The British were able to capture large amounts of precious metals, before a French naval force intervened on behalf of the Spanish King and took down the invading force. However, this caused much turmoil in the area as militia took control of the area from the viceroy. The next year the British attacked once again with a much larger force attempting to reach and conquer Montevideo. As a result, the British were able to take control of the Indian markets. These improvements included roads and railroads which grew the trades between countries and outside nations such as Great Britain.
Between and , Mexico battled through various civil wars between the established Conservative government and the Liberal reformists "Mexico Timeline- Page 2 ". At this time the French government did not recognize Mexico as an independent entity. However, the constant state of warfare left Mexico with a tremendous amount of debt owed to Spain, England, and France, all of whom funded the Mexican war effort Neeno. However, Napoleon III, with intentions of establishing a French client state to further push his economic interests, pressured the other two powers to withdraw in Greenspan; "French Intervention in Mexico…".
The Battle of Puebla in in particular presented an important turning point in which Ignacio Zaragoza led the Mexican army to victory as they pushed back the French offensive "Timeline of the Mexican Revolution". The victory came to symbolize Mexico's power and national resolve against foreign occupancy and as a result delayed France's later attack on Mexico City for an entire year Cinco de Mayo Mexican History. The port city of Veracruz, Mexico and France's desire to construct a new canal were of particular interest. Bridging both New World and East Asian trade routes to the Atlantic were key to Napoleon III's economic goals to the mining of precious rocks and the expansion of France's textile industry.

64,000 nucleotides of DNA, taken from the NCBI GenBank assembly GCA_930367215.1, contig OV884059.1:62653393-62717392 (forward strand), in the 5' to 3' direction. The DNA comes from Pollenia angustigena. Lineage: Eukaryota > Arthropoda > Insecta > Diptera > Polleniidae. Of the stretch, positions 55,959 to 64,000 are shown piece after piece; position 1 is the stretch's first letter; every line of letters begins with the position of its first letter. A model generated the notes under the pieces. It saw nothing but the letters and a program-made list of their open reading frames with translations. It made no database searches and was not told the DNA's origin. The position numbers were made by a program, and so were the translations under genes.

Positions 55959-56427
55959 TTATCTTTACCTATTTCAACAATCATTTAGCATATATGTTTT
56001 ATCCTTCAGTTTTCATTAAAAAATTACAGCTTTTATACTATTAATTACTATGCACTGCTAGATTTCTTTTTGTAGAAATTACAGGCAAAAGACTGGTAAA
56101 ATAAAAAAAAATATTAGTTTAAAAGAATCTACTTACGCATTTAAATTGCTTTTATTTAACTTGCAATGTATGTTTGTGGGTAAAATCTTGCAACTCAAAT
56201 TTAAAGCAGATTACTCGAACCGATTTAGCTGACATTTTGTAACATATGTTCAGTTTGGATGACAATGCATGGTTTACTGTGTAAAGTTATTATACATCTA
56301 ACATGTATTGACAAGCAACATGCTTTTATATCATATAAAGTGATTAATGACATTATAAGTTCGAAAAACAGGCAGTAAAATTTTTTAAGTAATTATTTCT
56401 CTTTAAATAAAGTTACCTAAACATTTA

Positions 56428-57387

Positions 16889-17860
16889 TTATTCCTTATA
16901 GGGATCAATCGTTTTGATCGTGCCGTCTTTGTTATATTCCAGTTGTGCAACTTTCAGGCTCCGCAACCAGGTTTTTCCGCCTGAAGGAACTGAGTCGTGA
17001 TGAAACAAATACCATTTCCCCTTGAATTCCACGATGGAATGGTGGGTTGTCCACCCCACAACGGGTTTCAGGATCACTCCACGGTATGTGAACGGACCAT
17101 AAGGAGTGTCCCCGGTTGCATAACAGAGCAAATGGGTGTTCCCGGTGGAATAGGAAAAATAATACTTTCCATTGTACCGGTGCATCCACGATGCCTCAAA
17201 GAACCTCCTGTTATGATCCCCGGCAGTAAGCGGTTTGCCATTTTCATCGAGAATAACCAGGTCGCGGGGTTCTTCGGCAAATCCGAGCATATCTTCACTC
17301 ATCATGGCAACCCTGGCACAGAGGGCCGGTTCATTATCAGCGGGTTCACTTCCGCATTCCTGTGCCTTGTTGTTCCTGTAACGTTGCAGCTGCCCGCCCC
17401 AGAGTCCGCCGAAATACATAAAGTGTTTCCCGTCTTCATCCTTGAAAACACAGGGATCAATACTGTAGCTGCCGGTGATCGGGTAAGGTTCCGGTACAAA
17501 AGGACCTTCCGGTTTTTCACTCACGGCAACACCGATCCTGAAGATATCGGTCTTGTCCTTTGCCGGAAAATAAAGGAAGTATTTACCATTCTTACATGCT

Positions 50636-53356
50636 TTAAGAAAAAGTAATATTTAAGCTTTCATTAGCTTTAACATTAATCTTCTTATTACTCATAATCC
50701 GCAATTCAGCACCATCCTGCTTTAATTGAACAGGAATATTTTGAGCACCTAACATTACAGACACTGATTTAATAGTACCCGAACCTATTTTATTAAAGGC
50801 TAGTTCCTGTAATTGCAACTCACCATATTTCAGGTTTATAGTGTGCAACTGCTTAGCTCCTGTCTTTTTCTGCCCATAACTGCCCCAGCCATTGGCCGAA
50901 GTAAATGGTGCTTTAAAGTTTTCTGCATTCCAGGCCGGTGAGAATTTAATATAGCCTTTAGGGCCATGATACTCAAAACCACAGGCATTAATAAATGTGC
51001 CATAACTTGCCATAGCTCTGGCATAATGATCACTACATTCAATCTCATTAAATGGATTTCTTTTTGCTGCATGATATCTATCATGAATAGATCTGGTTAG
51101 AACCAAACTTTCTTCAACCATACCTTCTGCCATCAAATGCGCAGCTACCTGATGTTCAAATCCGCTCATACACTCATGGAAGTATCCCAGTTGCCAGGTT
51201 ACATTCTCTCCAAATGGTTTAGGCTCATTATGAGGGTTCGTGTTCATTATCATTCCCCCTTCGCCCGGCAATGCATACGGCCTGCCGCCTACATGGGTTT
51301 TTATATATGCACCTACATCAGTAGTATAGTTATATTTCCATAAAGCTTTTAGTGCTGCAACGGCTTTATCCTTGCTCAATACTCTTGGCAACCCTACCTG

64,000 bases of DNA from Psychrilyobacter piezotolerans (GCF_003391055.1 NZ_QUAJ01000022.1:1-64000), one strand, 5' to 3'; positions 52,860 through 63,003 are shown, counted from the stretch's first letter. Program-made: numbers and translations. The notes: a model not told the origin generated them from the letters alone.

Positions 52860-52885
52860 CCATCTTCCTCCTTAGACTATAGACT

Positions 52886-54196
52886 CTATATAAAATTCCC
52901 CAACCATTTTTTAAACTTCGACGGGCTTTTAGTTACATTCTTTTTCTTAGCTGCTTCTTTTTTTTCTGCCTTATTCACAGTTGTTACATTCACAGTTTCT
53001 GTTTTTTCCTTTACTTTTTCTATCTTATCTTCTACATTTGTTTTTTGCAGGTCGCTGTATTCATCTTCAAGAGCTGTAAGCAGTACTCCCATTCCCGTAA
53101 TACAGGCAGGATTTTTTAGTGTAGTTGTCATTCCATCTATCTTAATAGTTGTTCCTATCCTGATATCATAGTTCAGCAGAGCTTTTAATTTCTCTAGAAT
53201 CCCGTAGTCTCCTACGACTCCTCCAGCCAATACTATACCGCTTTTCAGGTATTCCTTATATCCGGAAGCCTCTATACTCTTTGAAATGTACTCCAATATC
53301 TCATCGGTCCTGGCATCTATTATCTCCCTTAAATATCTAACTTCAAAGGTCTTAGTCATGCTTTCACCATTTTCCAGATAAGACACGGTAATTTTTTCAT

Napoleon's fear of the United States' economic influence over the Pacific trade region, and in turn all New World economic activity, pushed France to intervene in Mexico under the pretense of collecting on Mexico's debt. Eventually France began plans to build the Panama Canal in until when the United States took over and proceeded with its construction and implementation "Read Our Story".
The doctrine warns European nations that the United States will no longer tolerate any new colonization of Latin American countries.
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It was originally drafted to meet the present major concerns, but eventually became the precept of U. The doctrine was put into effect in when the U. Some Latin American countries viewed the U. In , he traveled to Nicaragua hoping to overthrow the government and take the land for the United States. With only the aid of 56 followers, he was able to take over the city of Granada , declaring himself commander of the army and installing Patricio Rivas as a puppet president. However, Rivas's presidency ended when he fled Nicaragua; Walker rigged the following election to ensure that he became the next president.
His presidency did not last long, however, as he was met with much opposition from political groups in Nicaragua and neighbouring countries. On May 1, , Walker was forced by a coalition of Central American armies to surrender himself to a United States Navy officer who repatriated him and his followers. When Walker subsequently returned to Central America in , he was apprehended by the Honduran authorities and executed. The Mexican—American War , another instance of U.
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The main cause of the war was the United States' annexation of Texas in and a dispute afterwards about whether the border between Mexico and the United States ended where Mexico claimed, at the Nueces River , or ended where the United States claimed, at the Rio Grande. However, tensions between the two countries were still high and over the next six years things only got worse with raids along the border and attacks by Native Americans against Mexican citizens.
This would become known as the Gadsden Purchase. A critical component of U. In the late 19th century and early 20th century, the U. The companies gained leverage over the governments and a ruling elite in these countries by dominating their economies and paying kickbacks, and exploited local workers. These countries came to be called banana republics. A period of frequent U. After World War I, U. Roosevelt 's Good Neighbor policy in The proposal was intercepted and decoded by British intelligence. The revelation of the contents outraged the American public and swayed public opinion.